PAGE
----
Monday, May 25, 2015

2: Pomp and Circumstance March No. 1 - Elgar

Known in the UK as "Land of Hope and Glory" or "That one from the Proms" and known in the US as "The Graduation March" or (most memorably) "That thing they play sometimes", Elgar's Pomp and Circumstance is either the very height of overblown, pretentious bourgeois nonsense or the pinnacle of orchestral music accessible to everyone who hears it. I'd side with the latter.

The thing is, it IS accessible - not just to the Brits and the now somewhat-embarrassing chorus about setting the national bounds wider still and wider- but to everyone who hears it in the background, at a graduation ceremony, at a marching band event, at a sports meet - it ingrains itself into your mind and once it's there, it's there for life. It means triumph, it means completion, it means all the things we as humans need to express in a way that we can share with everyone. It's truly accessible and carries you with it, whoever you are, whatever the circumstance, and is FOR everyone, not just the Brits. Not that I'm attempting to speak for Elgar, but now that it's out of copyright it does truly belong to everyone and, as with all the best tunes (see Ode to Joy at number 4 or the Wild Theme at number 5) the melody itself, unaccompanied, is enough to show its strength. With full orchestra and choir it's even better.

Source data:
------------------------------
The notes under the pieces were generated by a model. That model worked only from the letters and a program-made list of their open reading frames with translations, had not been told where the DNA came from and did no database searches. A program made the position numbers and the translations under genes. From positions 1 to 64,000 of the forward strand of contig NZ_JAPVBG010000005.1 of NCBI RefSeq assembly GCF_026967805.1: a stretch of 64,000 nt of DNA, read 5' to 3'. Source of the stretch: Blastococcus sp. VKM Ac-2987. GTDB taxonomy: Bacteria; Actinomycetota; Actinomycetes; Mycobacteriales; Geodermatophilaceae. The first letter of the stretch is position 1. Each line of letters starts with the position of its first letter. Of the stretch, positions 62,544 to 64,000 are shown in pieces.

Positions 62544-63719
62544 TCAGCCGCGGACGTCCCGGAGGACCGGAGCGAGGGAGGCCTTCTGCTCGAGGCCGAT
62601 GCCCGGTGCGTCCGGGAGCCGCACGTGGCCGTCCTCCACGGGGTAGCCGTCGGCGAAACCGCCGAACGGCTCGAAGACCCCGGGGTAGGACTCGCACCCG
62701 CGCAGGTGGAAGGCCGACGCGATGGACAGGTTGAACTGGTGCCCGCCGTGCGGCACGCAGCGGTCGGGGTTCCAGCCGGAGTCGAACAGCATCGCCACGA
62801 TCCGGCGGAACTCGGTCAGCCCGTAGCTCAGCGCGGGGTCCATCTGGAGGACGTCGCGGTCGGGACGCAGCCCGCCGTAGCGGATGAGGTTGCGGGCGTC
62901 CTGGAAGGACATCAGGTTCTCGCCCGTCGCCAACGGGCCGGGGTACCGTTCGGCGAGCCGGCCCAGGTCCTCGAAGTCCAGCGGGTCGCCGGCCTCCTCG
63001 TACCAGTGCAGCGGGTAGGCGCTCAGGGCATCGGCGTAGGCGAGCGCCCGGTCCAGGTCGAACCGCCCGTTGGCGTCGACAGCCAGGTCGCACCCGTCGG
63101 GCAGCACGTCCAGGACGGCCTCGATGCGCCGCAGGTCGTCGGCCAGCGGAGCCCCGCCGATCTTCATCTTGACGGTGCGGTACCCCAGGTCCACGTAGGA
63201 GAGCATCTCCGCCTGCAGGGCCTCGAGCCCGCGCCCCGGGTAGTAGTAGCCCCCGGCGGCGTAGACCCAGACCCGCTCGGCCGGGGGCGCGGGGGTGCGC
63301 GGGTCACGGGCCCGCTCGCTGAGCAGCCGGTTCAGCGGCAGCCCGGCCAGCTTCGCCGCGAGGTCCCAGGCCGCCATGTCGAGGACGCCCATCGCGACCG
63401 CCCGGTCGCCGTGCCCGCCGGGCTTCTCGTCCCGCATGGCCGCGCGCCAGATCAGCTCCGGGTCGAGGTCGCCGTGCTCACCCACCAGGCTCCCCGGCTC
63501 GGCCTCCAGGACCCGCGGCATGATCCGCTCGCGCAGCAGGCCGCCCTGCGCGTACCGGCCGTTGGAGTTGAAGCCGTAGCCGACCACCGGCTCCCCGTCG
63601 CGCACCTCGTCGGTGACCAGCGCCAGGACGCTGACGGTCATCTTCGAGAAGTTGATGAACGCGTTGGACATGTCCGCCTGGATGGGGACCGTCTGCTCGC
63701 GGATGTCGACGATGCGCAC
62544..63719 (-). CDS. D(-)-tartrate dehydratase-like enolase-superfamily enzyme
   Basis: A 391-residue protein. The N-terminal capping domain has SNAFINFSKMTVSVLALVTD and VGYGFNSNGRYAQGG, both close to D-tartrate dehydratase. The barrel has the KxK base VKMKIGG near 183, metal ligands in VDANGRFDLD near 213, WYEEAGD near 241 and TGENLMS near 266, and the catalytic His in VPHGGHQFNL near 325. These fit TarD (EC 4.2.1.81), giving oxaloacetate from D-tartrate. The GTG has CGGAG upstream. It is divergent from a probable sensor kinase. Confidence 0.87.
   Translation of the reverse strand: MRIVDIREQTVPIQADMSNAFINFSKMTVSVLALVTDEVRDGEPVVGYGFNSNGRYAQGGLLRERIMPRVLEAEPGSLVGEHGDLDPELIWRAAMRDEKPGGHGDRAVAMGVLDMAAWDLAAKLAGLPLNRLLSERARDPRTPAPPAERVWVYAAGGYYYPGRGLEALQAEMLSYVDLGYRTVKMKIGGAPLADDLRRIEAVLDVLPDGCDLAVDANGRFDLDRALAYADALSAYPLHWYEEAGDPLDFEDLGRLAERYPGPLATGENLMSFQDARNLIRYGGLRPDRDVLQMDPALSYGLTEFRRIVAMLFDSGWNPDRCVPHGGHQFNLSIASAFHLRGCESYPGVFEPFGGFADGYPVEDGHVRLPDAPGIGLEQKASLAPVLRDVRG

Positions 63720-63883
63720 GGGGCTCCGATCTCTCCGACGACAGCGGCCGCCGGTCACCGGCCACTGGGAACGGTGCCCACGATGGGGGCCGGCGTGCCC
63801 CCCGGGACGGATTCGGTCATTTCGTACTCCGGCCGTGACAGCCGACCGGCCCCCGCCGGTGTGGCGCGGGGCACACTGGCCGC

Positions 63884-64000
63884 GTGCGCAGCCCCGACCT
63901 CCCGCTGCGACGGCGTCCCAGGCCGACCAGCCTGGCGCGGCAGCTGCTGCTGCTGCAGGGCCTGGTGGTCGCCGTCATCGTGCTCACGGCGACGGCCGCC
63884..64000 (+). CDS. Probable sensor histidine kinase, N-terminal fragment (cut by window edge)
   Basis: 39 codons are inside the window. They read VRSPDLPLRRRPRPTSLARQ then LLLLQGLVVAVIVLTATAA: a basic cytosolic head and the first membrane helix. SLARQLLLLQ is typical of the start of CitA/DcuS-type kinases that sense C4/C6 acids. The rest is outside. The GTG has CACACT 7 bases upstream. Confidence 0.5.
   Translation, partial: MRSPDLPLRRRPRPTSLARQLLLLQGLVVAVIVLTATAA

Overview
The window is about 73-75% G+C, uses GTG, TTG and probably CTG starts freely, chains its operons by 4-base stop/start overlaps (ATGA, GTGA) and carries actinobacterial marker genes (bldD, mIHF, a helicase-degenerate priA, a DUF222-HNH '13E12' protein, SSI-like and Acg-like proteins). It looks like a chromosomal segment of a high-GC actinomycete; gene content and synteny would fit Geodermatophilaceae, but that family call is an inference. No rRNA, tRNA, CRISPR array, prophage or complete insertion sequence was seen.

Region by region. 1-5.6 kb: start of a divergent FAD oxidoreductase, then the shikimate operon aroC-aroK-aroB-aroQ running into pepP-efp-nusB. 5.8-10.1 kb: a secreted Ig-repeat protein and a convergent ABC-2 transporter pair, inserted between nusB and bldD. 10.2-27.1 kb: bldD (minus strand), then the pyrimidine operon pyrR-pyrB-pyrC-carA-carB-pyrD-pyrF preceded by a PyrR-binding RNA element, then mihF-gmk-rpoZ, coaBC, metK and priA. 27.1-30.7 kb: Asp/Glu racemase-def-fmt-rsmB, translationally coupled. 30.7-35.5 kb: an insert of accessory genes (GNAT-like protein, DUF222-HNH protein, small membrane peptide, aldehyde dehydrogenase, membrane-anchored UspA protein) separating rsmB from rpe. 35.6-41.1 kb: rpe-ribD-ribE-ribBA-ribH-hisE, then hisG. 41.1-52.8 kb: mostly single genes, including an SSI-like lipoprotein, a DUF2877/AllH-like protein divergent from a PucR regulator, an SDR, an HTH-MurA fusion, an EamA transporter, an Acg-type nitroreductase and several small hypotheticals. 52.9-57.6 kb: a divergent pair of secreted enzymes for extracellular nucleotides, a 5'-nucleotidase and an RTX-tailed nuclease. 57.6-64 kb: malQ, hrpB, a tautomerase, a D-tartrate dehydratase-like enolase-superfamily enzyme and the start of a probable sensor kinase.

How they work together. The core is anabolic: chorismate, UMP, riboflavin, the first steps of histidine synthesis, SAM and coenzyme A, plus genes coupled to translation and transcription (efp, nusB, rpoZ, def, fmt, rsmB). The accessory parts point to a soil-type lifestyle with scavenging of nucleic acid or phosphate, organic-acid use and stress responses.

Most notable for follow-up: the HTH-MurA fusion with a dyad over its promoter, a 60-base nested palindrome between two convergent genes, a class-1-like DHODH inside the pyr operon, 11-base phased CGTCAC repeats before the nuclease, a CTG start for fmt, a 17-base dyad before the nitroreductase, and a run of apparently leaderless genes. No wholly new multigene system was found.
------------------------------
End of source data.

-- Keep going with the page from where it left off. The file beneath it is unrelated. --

To me this is pretty much music at its finest, not just performed for us by the orchestra, but including us in it, as the Proms and all those American graduation ceremonies show.

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